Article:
Note that this feature is somewhat extended/completed by the pose library tool.

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This is the old manual!
For the current 2.7x manual see http://www.blender.org/manual/


User Manual

World and Ambient Effects

World

Introduction
World Background

Ambient Effects

Mist
Stars (2.69)


Game Engine

Introduction

Introduction to the Game Engine
Game Logic Screen Layout

Logic

Logic Properties and States
The Logic Editor

Sensors

Introduction to Sensors
Sensor Editing
Common Options
-Actuator Sensor
-Always Sensor
-Collision Sensor
-Delay Sensor
-Joystick Sensor
-Keyboard Sensor
-Message Sensor
-Mouse Sensor
-Near Sensor
-Property Sensor
-Radar Sensor
-Random Sensor
-Ray Sensor
-Touch Sensor

Controllers

Introduction
Controller Editing
-AND Controller
-OR Controller
-NAND Controller
-NOR Controller
-XOR Controller
-XNOR Controller
-Expression Controller
-Python Controller

Actuators

Introduction
Actuator Editing
Common Options
-2D Filters Actuator
-Action Actuator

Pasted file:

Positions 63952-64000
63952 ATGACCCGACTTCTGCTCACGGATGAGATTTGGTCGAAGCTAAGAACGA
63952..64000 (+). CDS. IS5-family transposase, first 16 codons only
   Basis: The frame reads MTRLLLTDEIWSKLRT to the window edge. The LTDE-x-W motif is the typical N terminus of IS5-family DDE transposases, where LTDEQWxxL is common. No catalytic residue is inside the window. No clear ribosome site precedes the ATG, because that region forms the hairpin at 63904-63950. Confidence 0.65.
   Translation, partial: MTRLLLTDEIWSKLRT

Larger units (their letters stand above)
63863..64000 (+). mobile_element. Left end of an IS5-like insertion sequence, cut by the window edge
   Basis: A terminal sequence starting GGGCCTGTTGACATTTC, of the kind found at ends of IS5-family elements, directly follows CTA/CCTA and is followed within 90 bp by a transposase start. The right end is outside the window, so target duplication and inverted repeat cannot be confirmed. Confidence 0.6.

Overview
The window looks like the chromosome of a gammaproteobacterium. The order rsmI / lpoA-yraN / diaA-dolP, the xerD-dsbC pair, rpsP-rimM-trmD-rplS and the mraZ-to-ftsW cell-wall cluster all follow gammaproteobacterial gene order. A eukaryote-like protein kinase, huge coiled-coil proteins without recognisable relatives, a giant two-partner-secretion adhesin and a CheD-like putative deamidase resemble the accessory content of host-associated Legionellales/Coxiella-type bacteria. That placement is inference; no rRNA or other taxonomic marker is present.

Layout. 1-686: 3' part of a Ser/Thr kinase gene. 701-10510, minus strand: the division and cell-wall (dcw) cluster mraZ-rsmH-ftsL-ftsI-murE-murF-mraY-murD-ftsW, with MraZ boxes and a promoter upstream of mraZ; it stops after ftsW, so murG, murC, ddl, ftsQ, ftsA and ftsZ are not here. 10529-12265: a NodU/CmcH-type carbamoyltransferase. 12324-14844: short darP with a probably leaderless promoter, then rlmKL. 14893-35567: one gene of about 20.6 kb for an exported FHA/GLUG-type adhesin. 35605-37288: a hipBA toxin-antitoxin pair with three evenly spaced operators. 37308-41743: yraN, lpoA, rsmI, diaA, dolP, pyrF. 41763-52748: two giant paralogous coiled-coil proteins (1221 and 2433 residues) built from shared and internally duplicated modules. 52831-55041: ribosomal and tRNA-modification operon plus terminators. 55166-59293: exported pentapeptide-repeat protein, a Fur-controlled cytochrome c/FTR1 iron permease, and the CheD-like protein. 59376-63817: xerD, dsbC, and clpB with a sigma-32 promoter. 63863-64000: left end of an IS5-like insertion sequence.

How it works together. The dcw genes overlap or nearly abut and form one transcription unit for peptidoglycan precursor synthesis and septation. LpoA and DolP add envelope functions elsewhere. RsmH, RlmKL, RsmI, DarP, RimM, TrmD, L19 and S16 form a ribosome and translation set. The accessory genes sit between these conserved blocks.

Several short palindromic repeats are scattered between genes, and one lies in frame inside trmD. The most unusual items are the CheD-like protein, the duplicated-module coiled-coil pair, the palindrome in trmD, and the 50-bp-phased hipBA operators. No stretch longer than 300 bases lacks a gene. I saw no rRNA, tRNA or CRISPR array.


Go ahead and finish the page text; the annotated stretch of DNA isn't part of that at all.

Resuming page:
-Camera Actuator
-Constraint Actuator
-Edit Object Actuator
-Game Actuator
-Message Actuator
-Motion Actuator
-Parent Actuator
-Property Actuator
-Random Actuator
-Scene Actuator
-Sound Actuator
-State Actuator
-Steering Actuator
-Visibility Actuator

Game Properties

Introduction
Property Editing

Game States

Introduction

Camera

Introduction
Camera Editing
Stereo Camera
Dome Camera

World

Introduction

Physics

Introduction
Material Physics
No Collision Object
Static Object
Dynamic Object
Rigid Body Object
Soft Body Object
Vehicle Controller
Sensor Object
Occluder Object

Path Finding

Navigation Mesh Modifier

Game Performance

Introduction
System
Display
Framerate and Profile
Level of Detail

Python API

Introduction
Bullet physics
VideoTexture

Deploying

Standalone Player
Licensing of Blender Game

Android Support

Android Game development